- How do teachers plan and structure their programmes of learning and select their assessment tools? Are standards being combined in new ways? If so, which standards and how? What has been the impact of such changes on teachers' views of relevant curriculum knowledge?
- Are there identifiable changes in teaching approaches used within geography and home economics courses or courses including assessments from these domains that support the development of practical skills, or that allow teachers to address students' attitudes and values relevant to the subject area?
- Has recent professional development undertaken by the teachers contributed to changes in teaching and learning within these subjects? (For example Literacy Leadership, Beacon Schools, focused school-wide PD, cluster PD, ICT lead school, AtoL/ABeL, National Exemplars project, NCEA jumbo days.)
- What types of evidence are being used to make summative judgements for internally assessed standards and how is this evidence being collected?
- How do teachers view formative assessment? Has their formative assessment practice changed and, if so, how?
Background to research
A National Qualifications Framework (NQF) underpins the NCEA reforms. This framework is intended to organise all credits achieved at a particular level so that they can be credited for one of the many national certificates available. For most school students it is anticipated that the credits they gain will count towards an NCEA award, although schools may also offer other certificates such as the National Certificate in Employment Skills (NCES).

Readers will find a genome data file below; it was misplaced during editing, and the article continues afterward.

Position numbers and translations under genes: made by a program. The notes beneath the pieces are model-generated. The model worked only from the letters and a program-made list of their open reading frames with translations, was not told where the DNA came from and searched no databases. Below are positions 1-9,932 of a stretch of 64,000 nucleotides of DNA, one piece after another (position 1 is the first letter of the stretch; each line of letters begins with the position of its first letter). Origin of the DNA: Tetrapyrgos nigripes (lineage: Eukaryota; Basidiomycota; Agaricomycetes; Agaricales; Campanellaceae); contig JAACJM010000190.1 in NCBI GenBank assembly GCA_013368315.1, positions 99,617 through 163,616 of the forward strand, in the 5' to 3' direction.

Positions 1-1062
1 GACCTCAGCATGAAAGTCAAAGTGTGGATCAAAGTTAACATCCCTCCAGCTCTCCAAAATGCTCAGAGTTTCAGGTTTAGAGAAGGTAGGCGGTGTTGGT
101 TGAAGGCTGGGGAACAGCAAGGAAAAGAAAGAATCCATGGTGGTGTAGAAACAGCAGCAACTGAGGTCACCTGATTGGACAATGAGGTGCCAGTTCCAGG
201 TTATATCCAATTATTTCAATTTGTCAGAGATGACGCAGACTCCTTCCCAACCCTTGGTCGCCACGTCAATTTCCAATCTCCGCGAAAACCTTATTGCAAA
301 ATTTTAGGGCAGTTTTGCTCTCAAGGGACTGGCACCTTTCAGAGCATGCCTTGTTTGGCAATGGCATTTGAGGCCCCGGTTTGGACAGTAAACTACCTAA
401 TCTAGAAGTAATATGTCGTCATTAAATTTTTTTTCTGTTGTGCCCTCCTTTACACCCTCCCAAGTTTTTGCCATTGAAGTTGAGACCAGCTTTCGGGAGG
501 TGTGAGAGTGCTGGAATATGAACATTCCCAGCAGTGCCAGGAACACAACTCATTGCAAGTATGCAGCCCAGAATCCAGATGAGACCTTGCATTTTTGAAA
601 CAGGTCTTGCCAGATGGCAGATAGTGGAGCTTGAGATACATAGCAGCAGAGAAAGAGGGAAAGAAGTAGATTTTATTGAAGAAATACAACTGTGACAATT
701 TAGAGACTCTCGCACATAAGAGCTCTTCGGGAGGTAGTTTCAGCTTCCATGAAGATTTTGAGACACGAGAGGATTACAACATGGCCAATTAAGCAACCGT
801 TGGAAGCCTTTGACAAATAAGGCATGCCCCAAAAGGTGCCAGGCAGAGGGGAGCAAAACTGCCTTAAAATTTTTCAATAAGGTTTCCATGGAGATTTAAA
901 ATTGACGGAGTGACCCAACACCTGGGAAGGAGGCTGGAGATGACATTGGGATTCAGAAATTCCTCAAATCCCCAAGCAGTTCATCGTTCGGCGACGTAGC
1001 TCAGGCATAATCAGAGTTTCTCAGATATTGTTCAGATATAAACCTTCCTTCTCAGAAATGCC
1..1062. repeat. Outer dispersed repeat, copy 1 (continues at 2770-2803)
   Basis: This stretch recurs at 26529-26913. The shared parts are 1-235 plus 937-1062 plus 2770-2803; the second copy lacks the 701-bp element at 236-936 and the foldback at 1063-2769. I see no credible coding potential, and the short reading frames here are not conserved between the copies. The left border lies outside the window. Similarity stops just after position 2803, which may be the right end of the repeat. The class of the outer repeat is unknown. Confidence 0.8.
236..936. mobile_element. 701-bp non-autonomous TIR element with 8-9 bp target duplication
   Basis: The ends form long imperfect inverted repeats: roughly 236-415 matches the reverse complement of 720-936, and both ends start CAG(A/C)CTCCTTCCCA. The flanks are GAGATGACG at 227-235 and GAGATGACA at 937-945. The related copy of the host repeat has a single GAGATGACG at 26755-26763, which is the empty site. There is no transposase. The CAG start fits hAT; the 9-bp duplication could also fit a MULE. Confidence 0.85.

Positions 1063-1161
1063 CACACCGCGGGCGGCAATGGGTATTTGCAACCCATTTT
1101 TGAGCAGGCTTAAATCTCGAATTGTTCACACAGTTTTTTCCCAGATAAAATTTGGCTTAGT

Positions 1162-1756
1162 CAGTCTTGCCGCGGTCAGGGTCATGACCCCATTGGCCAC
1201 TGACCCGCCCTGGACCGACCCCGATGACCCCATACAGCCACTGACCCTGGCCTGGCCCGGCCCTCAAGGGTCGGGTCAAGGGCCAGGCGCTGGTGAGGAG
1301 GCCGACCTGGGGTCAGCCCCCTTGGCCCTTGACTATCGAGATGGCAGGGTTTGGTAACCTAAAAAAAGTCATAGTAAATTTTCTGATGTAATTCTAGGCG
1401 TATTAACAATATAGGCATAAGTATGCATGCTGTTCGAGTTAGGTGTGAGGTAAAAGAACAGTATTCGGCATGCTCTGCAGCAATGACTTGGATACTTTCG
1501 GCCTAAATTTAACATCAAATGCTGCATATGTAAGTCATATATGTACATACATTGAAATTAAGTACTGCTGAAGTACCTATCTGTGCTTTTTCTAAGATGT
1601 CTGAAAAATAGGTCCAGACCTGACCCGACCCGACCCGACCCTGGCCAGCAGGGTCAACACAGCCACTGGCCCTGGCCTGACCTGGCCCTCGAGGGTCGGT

Specifying standards: Achievement and unit standards
There are two types of standards in use for assessment of learning—achievement standards and unit standards. The credits gained from both contribute equally to the total of 80 needed to gain a Level 1 NCEA, or to the 60 credits needed for Level 2, although there are some differences between the two types of standards:
- Achievement standards have been developed for all "conventional" Years 11–13 secondary school subjects as part of the NCEA initiative. These specify three levels of achievement: achieved, achieved with merit, and achieved with excellence.
- Unit standards, which were a forerunner to achievement standards and have continued to co-exist alongside them, are competency-based, specifying the standard at a pass/fail level only.